FWC finds early notice of end to fixed-term contract amounts to dismissal

Decision not to offer new contract after series of rolling contracts was termination

FWC finds early notice of end to fixed-term contract amounts to dismissal

In the recent decision of Warren George Francis v. Volunteer Marine Rescue Assoc Qld Inc [2024] FWC 978, the Fair Work Commission (FWC) has held that providing early notice of non-renewal for a fixed-term contract can constitute dismissal.

Warren Francis commenced employment with the Volunteer Marine Rescue Association (the Respondent) as a State Training Officer in January 2021 on a six-month contract. Francis was one of five workers engaged by the Respondent on fixed-term contracts ahead of its anticipated merger with another volunteer organisation. He later signed a one-year contract in June 2021 and another in December 2022, retroactively effective from July 2022 and on the same terms set out in the June contract.

A month after signing the most recent contract, Francis was suspended on full pay pending an investigation of an allegation that he had threatened violence against one of his colleagues.

On 14 June 2023, Francis received an outcome letter for the investigation advising that the allegation could not be substantiated. The letter also stated that the investigation had revealed a “highly undesirable” level of tension between Francis and the complainant.

Two days after this, Francis was informed in writing that the Respondent had decided not to extend his contract beyond 30 June, when the terms were set to expire.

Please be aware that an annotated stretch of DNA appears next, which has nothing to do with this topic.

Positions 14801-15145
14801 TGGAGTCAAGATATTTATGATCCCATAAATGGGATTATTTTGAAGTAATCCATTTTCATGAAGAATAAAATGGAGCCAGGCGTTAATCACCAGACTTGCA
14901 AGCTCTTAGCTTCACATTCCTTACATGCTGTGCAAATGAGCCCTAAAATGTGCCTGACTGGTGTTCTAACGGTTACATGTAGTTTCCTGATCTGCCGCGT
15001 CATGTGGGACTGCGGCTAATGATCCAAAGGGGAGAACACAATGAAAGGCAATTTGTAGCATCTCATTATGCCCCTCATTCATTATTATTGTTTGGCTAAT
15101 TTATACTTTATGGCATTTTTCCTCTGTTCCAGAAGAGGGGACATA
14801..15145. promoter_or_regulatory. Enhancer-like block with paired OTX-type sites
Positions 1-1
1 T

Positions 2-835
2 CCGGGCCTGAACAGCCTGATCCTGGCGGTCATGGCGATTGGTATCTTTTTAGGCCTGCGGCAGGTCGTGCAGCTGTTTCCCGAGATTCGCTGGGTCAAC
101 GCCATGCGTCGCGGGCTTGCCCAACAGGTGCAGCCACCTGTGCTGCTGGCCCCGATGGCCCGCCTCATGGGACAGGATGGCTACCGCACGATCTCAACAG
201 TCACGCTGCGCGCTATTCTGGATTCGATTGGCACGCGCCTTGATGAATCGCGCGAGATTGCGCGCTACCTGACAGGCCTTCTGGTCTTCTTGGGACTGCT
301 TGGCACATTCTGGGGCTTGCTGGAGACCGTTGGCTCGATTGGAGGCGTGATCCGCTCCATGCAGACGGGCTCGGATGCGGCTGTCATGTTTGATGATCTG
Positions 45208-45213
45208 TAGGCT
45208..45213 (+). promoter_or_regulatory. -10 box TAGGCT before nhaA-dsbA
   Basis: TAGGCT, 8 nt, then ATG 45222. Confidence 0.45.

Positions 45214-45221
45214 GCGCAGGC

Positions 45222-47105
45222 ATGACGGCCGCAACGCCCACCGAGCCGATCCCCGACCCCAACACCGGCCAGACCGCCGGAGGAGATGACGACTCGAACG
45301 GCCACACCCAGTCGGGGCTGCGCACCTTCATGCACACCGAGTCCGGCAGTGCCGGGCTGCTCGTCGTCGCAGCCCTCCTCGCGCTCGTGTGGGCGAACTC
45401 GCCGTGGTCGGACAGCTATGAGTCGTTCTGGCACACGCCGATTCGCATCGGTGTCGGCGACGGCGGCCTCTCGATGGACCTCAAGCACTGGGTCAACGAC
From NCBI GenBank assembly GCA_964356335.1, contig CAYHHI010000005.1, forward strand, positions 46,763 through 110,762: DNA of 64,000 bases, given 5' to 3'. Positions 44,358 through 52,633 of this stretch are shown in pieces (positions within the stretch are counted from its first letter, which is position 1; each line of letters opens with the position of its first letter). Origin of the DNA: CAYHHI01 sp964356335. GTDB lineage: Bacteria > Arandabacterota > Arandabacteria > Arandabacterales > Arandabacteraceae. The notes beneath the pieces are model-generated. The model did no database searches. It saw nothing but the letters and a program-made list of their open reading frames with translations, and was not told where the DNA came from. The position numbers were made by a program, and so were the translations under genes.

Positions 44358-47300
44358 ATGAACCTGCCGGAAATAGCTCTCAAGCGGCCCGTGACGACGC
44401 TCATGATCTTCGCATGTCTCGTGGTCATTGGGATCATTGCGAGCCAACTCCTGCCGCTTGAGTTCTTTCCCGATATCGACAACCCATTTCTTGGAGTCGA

Termination claim

Francis made an application to the FWC under s. 365 of the Fair Work Act 2009 (Qld) (FWA) that he had been dismissed in contravention of the general protections. He claimed that, having regard to the two letters dated 14 and 16 June 2023, it was clear that he had been dismissed within the meaning of s. 386 of the FWA.

Francis also told the FWC that he expected to continue in his role until the merger eventuated.

The Respondent objected to the application on the basis that Francis was not dismissed, rather his employment ended with the contract's conclusion.

The question before the FWC was whether the Respondent dismissed Francis in accordance with s. 386(1) of the FWA. If Francis was not dismissed, he would be prevented from bringing proceedings alleging adverse action involving dismissal against his former employer.

Section 386 of the FWA provides that:

"A person has been dismissed if:

  • the person’s employment with his or her employer has been terminated on the employer’s initiative…

However, a person has not been dismissed if:

  • the person was employed under a contract of employment for a specified period of time, for a specified task, or for the duration of a specified season, and the employment has terminated at the end of the period…"

Expectation of continued employment

The FWC found that Francis’ expectations that the contract would continue were reasonable. It was considered that after signing the third employment contract in December 2022, neither Francis or the Respondent expected the employment relationship to end upon conclusion of the fixed term of the contract, barring funding issues.